|Missouri||Potosi Correctional Center||Women's Eastern Reception, Diagnostic and Correctional Center|
|Montana||Montana State Prison, Deer Lodge||Montana Women's Prison, Billings|
|Nebraska||Tecumseh State Correctional Institution, Tecumseh||Nebraska Correctional Center for Women, York|
|Nevada||Ely State Prison, Ely||Florence McClure Women's Correctional Center, North Las Vegas|
|New Hampshire||New Hampshire State Prison for Men, Concord||New Hampshire State Prison for Women, Goffstown|
|New Mexico||Penitentiary of New Mexico, Santa Fe County||New Mexico Women's Correctional Facility, Grants|
|North Carolina||Central Prison, Raleigh||North Carolina Correctional Institution for Women, Raleigh|
|Ohio||Chillicothe Correctional Institution, Chillicothe, Ohio State Penitentiary, Youngstown and Franklin Medical Center, Columbus||Ohio Reformatory for Women, Marysville|
|Oklahoma||Oklahoma State Penitentiary, McAlester||Mabel Bassett Correctional Center, Oklahoma City|
|Oregon||Oregon State Penitentiary, Salem||Coffee Creek Correctional Facility, Wilsonville|
|Pennsylvania||SCI-Greene, Franklin Township|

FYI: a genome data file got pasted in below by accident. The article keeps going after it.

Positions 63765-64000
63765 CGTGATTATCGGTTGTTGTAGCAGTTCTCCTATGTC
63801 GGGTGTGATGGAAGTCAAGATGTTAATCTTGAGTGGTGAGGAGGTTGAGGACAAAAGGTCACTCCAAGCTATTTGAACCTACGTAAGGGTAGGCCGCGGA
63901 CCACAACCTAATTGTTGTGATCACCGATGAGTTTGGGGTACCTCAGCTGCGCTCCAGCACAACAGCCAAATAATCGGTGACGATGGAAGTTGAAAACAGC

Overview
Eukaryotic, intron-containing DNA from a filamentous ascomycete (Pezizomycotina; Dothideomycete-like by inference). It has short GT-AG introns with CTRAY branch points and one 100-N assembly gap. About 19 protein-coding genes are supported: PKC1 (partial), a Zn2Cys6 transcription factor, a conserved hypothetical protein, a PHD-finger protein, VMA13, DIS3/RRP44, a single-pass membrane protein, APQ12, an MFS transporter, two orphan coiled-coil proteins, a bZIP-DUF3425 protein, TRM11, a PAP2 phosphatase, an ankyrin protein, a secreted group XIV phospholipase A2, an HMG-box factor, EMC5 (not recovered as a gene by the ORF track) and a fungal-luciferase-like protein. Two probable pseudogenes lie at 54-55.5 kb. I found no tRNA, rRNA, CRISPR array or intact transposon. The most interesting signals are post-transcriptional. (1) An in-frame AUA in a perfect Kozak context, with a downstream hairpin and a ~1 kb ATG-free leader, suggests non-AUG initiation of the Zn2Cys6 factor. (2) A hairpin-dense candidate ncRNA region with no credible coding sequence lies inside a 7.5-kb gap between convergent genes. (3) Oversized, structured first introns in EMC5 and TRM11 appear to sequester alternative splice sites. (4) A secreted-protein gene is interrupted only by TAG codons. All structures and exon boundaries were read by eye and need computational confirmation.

and Skippack Township (SCI Graterford)
|SCI-Muncy, Clinton Township|
|South Carolina||Lieber Correctional Institution, Ridgeville||Camille Griffin Graham Correctional Institution, Columbia|
|South Dakota||South Dakota State Penitentiary, Sioux Falls||South Dakota Women's Prison, Pierre|
|Tennessee||Riverbend Maximum Security Institution, Nashville and Morgan County Correctional Complex, Wartburg||Tennessee Prison for Women, Nashville|
|Texas||Polunsky Unit, West Livingston||Mountain View Unit, Gatesville|
|Utah||Utah State Prison, Draper||Central Utah Correctional Facility, Gunnison|
|Virginia||Sussex I State Prison, Sussex County||Fluvanna Correctional Center for Women|
|Washington||Washington State Penitentiary, Walla Walla||Washington Corrections Center for Women|
|Wyoming||Wyoming State Penitentiary, Rawlins||Wyoming Women's Center, Lusk|
Notes: 1Naval Consolidated Brig, Miramar is the only facility in the United States Department of Defense designated to house female Level III inmates.